If you have lots of bolts of fabric in your stash, perhaps have a 'personal rule' that anything on a bolt in never prewashed. A simple way to keep things in your stash organized.

Great question. Thanks for asking.

Piecefully,

Julie Baird

fabric from an estate
by: Anonymous

Thank you so much!

I have been asked to make a quilt from a box of very mixed fabrics passed on to my cousin as part of her friends' estate. Lil is the deceased and Lil has spent years gathering fabrics with the box that I have to work with all gut to around 12" square. Must be more than one hundred of them at the very least. Such a variety of fabric and a huge range of colours.

Really I was dreading the box actually arriving here in rural Australia and there you were with encouragement and answers on how to solve the shrinkage problem. I'm delighted and grateful, thank you.

Carol

From the Editor: Glad to be of help. They are lucky to have you to do this.

~ Julie

MIXING COTTONS AND FLANNEL IN A QUILT
by: Anonymous

thank you for the information

flannel and washable faux microsuede
by: kj

Question...can I mix washable microsuede and flannel in same king size quilt? Microsuede is a polyester blend and flannel is cotton (I think).

From the Editor: As long as everything is washable, and you've accounted for bleeding and equalized the shrinkage through pre-washing, you should be good to go.

If there are special washing instructions for the micro-suede (I used it such a long time ago), if you gift the quilt, send along washing instructions to the recipient. Or better yet, put them on the label on the back.

~ Julie

Mixing different fabrics in a quilt
by: Anonymous

I just started this. I am making memory afghans from my mother-in-law's clothing. I had my sister-in-law wash and dry all the material, even dry clean only. This way everything is preshrunk and there should be little or no issue when the recipients receive them and occassionally need to wash them.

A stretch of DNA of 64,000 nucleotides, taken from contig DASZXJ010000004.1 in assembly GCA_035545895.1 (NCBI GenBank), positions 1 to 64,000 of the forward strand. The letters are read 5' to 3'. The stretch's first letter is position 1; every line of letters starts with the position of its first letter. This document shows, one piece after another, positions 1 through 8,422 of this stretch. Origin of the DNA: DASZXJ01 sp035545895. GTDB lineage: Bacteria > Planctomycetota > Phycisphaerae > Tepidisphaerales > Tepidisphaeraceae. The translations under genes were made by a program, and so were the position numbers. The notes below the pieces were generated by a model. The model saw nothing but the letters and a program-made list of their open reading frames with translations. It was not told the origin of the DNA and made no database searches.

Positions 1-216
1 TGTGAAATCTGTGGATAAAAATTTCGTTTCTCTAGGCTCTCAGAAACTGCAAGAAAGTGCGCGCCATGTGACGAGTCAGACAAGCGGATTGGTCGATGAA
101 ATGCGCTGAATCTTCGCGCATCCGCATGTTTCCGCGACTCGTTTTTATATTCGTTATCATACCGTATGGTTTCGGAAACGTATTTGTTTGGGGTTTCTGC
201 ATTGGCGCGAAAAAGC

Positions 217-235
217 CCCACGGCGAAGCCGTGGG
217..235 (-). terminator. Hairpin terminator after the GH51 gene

It makes fantastic quilts! So much texture. I freemotion quilted each individual block with however the material "spoke" to me. Never knew what that meant when people say that about inanimate objects until I started these quilts. I am a self taught freemotion quilter and I do not long arm. I have a Pfaff Creative Vision 5.5, Creative Sensation, and Creative Sensation Pro.

I have finished 2 and am working on the third. Just selected the material pieces I wish to use. If I could attach a photo of the 2 I finished, I would. I have polyester slack material, lightweight flannel nightwear, thin material, cottons, satinny, satin scarves, sweatshirt material, etc. I cut out all the seams. Removed lace and buttons and saved them all to use on the quilts. I fussy cut around pockets and might have enough pockets to put into the center of each afghan. I fussy cut around swearshirt pictures and beads. When I quilted, some parts of some squares I quilted around, ie a Santa on material from a holiday item.

So, use whatever you have. I have begun to think outside of the box now and am thinking to always use old clothing bought at garage sales, etc instead of shelling out large sums of money. The fabric is fabulous.

Hope this helps.

Julie replies... Your note makes me so happy. Thank you for sharing.

I love that you're using things that have meaning. When we make our quilts we put so much of ourselves into the creation. It's even more meaningful when the memories are layered as you're doing.

Fabulous decision choosing to wash everything first regardless of how it was labeled. That way you know how the fibers will behave and the one who receives the quilts needn't worry about washing.

You are awesome! Isn't fun when creativity takes over and just pulls you along for the ride. It's invigorating...and addicting—in a very good way.

I am so grateful you shared your story. Quilt on! :D

~ Julie Baird

this pattern
by: Csth

I have been looking for this pattern forever too! Did you hear from anyone on where it can be purchased?

From the Editor: No, I haven't found it 'for sale' on line, but you might try this relatively new Facebook group:

https://www.facebook.com/groups/quiltersstashofgoodiesforsale/

It's a bunch of quilters who are selling their surplus stuff. Someone may have the pattern and be willing to get rid of it.

Let me know if it works out!

~ Julie

Midnight Silhouette
by: Carien de Vries


Hello
I would like to find the pattern Midnight Silhouette.

Can you please give me a hint where to find it?

It is sold out at the Blackbird designs shop.

From the Editor: Carien, I haven't seen it anywhere for awhile, but I'll keep my eyes peeled.

Readers, if you know of a shop that still has it, I'd be grateful if you post that information here!

Thank you!

~ Julie